But not even the threat of cancer was able to strike down our shared connection. For the next six years, my dad would fight through treatment after treatment to make room for our Sunday tradition. Even as I headed off to college in 2004, he would—more often than not—pick me up from Ann Arbor and drive me to downtown Detroit for three hours of pain both on and off the field.

In 2008, though, we had to end it. My dad, now forced to retire at an early age, wanted to spend his winters in the comforts of Florida. Myself, bored of the midwestern monotony, drove cross country to the west coast. It was just a beautiful/tragic coincidence that the it all culmated in the worst season of football in NFL history.

Though thousands of miles now separated us, our passion persevered and evolved, like it always had. Our Thanksgiving Day tradition was dead, along with plenty of other gameday rituals, but we discovered a brand new way to keep the flame alive: Away games.

My dad: Always the photographer, never the photographed.

Just a year after we had both settled into our new homes, we decided to take in the Lions-Buccaneers game in 2010, despite the fact that Drew Stanton—not Matthew Stafford—would be throwing passes that day, and Detroit had not won an away contest in their last 26 attempts. The Lions would end up winning that game, sparking a tradition that continued the following week, when we saw Detroit mount a comeback against the Dolphins from the nosebleeds at Sun Life Stadium.

For the next six years, it seemed that the two of us were together during the Lions’ most momentous events. We were sitting side-by-side at a Florida sports bar when Detroit clobbered the Chargers in 2011, clinching their first playoff appearance in over a decade. We made a rare trip back to Detroit to see Calvin Johnson set the all-time season record for reception yards against the Falcons.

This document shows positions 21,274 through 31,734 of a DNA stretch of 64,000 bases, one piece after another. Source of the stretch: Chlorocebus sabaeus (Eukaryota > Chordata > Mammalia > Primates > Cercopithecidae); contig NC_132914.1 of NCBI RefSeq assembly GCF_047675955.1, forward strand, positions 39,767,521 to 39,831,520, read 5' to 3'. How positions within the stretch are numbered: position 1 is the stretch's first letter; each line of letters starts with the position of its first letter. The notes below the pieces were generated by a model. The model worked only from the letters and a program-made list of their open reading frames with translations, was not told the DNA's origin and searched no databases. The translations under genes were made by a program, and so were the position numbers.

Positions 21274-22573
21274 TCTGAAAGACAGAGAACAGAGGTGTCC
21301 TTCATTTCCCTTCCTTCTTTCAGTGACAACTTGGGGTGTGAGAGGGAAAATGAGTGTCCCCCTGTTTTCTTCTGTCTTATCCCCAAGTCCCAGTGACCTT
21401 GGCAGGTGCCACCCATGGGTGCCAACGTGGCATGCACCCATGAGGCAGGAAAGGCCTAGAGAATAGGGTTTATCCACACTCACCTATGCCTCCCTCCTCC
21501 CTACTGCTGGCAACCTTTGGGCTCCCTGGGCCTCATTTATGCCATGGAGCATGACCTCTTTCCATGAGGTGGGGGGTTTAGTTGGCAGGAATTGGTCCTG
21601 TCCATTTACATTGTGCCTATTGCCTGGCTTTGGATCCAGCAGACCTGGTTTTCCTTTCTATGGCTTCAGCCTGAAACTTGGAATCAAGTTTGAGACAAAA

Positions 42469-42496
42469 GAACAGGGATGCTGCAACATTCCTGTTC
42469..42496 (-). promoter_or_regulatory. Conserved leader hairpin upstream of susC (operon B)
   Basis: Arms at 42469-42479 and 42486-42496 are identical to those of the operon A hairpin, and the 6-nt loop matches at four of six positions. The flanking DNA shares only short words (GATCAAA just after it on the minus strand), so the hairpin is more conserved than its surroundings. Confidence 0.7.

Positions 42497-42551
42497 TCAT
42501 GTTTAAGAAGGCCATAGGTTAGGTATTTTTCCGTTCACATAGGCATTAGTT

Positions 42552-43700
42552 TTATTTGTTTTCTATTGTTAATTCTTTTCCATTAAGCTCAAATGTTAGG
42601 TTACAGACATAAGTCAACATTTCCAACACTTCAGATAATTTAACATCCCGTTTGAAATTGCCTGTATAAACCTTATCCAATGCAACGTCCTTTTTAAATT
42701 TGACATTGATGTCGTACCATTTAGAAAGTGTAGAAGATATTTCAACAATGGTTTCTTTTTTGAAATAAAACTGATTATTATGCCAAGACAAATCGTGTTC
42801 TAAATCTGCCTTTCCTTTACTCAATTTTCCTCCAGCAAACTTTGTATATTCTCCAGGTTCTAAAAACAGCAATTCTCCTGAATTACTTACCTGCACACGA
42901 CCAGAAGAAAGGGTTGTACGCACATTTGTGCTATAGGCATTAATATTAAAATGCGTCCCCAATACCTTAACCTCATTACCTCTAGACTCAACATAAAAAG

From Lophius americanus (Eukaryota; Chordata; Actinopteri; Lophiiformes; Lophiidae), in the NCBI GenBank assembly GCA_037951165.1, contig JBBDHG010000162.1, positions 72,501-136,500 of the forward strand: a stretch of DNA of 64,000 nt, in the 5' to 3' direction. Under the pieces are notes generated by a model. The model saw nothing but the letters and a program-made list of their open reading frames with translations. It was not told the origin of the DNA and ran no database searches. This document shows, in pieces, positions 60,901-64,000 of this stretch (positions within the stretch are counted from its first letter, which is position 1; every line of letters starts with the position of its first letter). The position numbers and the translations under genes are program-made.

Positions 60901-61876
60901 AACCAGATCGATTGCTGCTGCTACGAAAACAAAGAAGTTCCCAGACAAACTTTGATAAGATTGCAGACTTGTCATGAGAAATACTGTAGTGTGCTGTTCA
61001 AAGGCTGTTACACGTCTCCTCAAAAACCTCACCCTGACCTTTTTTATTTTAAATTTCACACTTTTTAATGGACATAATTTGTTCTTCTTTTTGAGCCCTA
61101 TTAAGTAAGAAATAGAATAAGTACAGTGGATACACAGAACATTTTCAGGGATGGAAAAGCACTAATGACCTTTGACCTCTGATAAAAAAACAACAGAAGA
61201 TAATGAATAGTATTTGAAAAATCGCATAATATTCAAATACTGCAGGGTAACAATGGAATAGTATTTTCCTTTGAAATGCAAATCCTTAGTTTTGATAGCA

But that changed last year. Early in fall, his cancer had taken a turn for the worst. When my mom said over the phone in a tone I had never heard her use, “I think you should come down here,” late October, I was on the quickest flight to Florida.

That Thanksgiving in the hospital was agonizing. Though my dad’s wit, cynicism and spirits were all recognizable, his body was not. The cancer was blocking his digestive track, causing him to lose an extreme amount of weight and his skin to turn jaundice.

As the Lions sleep-walked through the first half, my dad’s body was rejecting the last food doctors would attempt to feed him through a tube. I selfishly looked away and buried myself in the game that no one else in the room was watching anymore.

So when Darius Slay picked off Sam Bradford with just 30 seconds left, I let out a wholly inappropriate scream, causing everyone to jump and my mom to hush me. The buildup of emotions I had been trying to suffocate in the corner of that hospital room had exploded.

Ashamed and embarrassed, I retreated back to Twitter, where wore out the caps lock and deliriously started playing out playoff scenarios.

The next few minutes were filled with wavering emotions. I couldn’t help but be beaming on the inside after such a monumental win, but every few seconds a wave of guilt would blow over me. Surrounded by my entire family, who were exhausted and drained over the past month of emotions, and here I was, happy about a dumb, meaningless football game.

The guilt was finally starting to overtake me as the buzz of the game faded into grim reality. That is, until I heard my dad say, “I think it was this one. I think this was my favorite Thanksgiving game.”

Mine too, dad. Mine too.

*If I had a parent who was anything like a Sports Dad, it was actually my mother, whose interest in my brief athletic career was one of her biggest hobbies as a parent. She never forcefully intruded, but I wouldn’t be telling the story of my sports love without mentioning her undying support, whether it was simply her presence, her extensive scorekeeping during baseball games or access to her car for trips to the sports club.